We all reply on others to make the best choices for us. Whether it is our parents during formative years or officials in various guises making judgements that affect our well-being on a daily basis. Food standard agencies, health officials, police and law enforcers, even bus or taxi drivers and a myriad of others. We select our politicians to make certain decisions for us as part of a democratic process. We put them in power, but then we must trust that those with the power wield it correctly and leave them to make the necessary decisions. They are human and likely mistakes will be, and often are, made along the way, but it is still their role to make these type of judgements.
As already indicated, I think the right decision is being made. That said, I also think they are walking a fine line. If this was the decision they were going to make anyway, why pursue a consultation in the first place? By doing a consultation they were specifically asking for voter's opinions in order to facilitate making a choice about a controversial topic. I can't help but feel that the consultation was a bad idea that ended up with a negative result and now going against the majority of opinion will not help the cause of homosexual equality.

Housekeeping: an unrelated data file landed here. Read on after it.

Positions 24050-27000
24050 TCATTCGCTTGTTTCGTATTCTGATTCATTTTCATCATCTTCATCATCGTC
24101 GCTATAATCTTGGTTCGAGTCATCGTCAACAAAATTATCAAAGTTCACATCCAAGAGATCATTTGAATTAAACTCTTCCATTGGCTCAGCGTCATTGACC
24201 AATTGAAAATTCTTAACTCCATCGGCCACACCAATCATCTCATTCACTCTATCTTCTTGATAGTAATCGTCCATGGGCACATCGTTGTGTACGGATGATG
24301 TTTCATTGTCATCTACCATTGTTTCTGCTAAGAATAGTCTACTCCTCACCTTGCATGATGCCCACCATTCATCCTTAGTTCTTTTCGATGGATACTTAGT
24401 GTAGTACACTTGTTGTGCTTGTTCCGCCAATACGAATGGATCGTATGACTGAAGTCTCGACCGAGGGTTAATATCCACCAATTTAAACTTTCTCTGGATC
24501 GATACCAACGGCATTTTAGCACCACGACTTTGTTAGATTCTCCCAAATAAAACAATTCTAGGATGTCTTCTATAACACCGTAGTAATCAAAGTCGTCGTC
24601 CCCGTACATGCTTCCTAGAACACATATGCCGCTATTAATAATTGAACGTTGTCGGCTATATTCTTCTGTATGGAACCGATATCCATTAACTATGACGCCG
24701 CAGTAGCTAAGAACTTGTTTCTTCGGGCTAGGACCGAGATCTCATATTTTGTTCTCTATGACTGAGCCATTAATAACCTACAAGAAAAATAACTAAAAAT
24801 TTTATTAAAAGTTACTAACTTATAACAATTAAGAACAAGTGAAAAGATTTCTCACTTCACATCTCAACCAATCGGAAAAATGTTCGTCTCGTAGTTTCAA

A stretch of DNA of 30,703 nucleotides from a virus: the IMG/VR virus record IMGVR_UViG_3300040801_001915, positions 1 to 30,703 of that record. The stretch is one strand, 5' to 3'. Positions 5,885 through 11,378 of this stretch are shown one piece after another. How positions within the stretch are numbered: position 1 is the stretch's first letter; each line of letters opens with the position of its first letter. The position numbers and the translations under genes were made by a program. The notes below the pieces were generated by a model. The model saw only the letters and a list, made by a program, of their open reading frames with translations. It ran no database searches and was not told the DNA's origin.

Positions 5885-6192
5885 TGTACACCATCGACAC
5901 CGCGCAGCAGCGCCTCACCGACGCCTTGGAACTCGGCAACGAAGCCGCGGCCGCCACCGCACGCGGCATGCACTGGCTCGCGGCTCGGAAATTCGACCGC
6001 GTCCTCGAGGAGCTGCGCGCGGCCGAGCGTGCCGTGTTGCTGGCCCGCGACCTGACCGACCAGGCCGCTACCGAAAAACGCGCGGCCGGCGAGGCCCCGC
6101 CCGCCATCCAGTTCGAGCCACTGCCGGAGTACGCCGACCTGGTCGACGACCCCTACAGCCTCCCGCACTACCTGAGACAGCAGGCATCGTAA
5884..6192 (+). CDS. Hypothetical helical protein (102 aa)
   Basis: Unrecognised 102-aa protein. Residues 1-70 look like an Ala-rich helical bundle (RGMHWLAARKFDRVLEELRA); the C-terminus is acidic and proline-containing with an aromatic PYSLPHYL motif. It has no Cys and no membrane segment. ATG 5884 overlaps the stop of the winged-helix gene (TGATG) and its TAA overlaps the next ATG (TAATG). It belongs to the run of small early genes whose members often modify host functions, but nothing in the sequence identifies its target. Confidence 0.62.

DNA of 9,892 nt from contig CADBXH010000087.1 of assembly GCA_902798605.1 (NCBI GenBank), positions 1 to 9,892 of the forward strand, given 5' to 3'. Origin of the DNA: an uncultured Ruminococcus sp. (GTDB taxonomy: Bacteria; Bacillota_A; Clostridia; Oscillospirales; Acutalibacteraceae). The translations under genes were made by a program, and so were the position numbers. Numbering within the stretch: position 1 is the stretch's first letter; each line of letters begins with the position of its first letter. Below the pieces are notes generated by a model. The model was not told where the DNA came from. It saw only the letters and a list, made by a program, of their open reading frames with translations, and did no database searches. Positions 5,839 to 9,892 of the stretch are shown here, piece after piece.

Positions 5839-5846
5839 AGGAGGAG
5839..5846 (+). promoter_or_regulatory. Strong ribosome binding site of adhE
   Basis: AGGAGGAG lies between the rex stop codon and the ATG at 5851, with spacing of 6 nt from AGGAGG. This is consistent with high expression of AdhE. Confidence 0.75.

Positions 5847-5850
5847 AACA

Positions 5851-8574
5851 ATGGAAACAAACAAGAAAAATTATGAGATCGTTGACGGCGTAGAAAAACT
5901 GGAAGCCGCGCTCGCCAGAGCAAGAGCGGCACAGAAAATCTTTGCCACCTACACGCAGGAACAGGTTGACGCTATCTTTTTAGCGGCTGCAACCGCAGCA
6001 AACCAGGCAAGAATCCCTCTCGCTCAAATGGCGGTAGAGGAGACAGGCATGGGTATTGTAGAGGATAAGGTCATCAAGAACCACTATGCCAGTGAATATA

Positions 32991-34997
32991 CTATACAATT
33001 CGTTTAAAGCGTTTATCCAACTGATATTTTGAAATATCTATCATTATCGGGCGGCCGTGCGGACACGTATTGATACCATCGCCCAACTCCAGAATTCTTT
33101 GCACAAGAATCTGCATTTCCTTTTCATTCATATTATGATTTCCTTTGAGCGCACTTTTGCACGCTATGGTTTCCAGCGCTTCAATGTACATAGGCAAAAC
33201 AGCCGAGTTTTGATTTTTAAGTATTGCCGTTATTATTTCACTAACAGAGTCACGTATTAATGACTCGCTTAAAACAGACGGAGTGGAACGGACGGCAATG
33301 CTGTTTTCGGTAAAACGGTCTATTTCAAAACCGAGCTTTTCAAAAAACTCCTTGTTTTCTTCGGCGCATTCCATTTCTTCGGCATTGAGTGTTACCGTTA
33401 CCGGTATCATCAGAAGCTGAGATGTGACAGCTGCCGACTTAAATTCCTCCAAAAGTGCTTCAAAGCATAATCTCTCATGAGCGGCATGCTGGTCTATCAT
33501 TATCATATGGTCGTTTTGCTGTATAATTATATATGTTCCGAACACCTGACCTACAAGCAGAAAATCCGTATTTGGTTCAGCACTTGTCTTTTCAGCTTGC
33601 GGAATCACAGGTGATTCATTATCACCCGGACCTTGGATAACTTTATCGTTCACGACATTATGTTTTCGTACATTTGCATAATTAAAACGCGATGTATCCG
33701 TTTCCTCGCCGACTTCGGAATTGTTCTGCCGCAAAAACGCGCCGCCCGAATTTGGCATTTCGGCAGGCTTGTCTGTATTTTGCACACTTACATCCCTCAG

Perhaps a better, but possibly less headline-grabbing, method (following the consultation) would have been to go down the route of education and winning voters opinions to the cause. Perhaps the Scottish politicians wouldn't then get ahead of those in England and Wales with regard to legislation, but listening to the opinion they have requested would be the better course of action to take.
Legislating that marriage could be available for gay couples within the next 3 years or would, according to the church of England, damage the institution of marriage.
http://www.bbc.co.uk/news/uk-18405318The main basis of the argument appears to be the definition of marriage as being between an man and a woman and for procreation. By allowing gay marriage it would undermine the CofE and its "vast" importance to society.